At the WTA tour event in Tokyo, Japan this week Russia began the tournament with five of the sixteen seeds, more than 25%, and three of the top five. Not one of them made it to the tournament’s third round, despite most having byes in the first round.
#1 seed Dinara Safina lost her first match to an unseeded player from Taiwan not ranked in the world’s top 130 players. Ouch.
#3 seed Elena Dementieva lost her first match as well, to an unseeded German rival not ranked in the world’s top 60.
#5 seed Svetlana Kuznetsova likewise went down in flames, losing her first match to another unseeded German, this one not ranked in the world’s top 50.
What do you suppose happened to #6 seed Vera Zvonareva? What’s that you say? You guess she lost her first match too, against an equally lowly and unseeded rival? You’re right!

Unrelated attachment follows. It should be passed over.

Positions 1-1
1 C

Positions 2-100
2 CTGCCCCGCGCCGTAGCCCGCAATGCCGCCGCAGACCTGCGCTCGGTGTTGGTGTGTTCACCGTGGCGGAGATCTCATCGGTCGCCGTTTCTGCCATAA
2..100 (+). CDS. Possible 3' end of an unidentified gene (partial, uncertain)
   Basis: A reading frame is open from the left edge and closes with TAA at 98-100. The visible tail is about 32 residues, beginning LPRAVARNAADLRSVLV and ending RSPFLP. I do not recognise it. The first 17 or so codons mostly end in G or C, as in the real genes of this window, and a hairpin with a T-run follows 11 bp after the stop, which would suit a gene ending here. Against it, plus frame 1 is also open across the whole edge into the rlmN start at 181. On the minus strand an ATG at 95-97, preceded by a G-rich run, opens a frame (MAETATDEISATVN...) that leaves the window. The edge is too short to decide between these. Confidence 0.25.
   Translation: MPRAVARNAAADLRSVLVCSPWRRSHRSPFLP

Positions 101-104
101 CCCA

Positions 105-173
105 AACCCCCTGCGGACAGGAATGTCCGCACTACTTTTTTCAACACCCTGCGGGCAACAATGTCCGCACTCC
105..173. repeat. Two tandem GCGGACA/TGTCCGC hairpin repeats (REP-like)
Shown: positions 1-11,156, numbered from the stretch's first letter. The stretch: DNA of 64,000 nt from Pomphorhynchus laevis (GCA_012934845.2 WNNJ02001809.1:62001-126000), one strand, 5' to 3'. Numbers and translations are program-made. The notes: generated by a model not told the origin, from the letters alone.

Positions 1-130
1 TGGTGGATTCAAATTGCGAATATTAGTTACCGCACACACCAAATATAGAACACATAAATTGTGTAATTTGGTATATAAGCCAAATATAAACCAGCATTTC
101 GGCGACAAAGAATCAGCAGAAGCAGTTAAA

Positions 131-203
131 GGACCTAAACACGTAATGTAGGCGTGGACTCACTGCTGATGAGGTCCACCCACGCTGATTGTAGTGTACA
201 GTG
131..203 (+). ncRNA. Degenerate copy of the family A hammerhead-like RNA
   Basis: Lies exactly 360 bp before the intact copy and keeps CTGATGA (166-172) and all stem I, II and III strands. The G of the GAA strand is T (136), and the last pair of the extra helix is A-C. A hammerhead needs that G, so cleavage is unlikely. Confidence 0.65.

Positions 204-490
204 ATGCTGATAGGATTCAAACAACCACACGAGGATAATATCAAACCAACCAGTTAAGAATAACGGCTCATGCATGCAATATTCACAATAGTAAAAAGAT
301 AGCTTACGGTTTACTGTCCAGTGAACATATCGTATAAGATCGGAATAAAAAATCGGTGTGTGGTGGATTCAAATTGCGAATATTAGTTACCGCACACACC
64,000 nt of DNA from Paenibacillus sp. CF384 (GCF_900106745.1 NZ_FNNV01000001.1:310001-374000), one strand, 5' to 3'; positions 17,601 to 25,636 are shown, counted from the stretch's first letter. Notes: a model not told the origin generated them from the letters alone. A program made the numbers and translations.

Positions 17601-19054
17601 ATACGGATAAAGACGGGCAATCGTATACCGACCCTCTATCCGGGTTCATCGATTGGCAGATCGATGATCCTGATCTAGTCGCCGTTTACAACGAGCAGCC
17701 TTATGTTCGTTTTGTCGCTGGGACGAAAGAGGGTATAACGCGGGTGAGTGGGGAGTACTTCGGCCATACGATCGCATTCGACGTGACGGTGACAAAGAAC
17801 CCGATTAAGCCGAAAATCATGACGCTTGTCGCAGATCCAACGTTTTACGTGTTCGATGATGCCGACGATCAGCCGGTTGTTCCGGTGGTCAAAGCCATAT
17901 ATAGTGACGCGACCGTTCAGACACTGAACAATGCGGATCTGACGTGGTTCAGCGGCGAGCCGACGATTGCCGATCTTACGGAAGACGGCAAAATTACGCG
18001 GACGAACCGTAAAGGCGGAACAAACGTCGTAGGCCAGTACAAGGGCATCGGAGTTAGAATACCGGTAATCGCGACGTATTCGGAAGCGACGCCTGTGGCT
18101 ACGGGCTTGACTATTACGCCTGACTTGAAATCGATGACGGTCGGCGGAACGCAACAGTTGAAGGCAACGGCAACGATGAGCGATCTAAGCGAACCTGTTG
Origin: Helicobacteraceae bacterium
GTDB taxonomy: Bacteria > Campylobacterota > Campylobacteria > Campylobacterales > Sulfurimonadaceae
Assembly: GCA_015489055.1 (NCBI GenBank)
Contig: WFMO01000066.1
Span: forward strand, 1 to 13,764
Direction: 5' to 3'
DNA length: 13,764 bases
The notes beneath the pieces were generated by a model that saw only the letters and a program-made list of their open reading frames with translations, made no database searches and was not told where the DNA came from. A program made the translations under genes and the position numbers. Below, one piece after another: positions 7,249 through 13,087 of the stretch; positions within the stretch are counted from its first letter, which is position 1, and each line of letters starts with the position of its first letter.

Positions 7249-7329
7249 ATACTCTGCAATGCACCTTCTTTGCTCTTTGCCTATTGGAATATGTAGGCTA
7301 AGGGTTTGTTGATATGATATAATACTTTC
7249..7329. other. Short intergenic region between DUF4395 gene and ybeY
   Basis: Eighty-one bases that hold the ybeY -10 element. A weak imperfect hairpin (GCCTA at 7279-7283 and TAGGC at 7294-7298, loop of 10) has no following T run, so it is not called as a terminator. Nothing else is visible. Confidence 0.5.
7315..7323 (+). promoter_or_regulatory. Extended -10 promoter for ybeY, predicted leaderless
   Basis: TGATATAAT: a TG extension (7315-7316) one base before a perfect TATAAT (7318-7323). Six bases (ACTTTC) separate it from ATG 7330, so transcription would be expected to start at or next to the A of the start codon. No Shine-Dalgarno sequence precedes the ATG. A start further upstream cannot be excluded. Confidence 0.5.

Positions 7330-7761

But if you think #13 seed Nadia Petrova went down in exactly the same fashion, you’re quite mistaken. Petrova was the only seeded Russian player to win as much as a single match, and the only one to advance to the third round of the tournament. Care to guess how she managed it? You think her unseeded second-round opponent might have resigned due to injury early in the second set? You’re right again!
So much, once again, for Russia’s “dominant” female tennis players.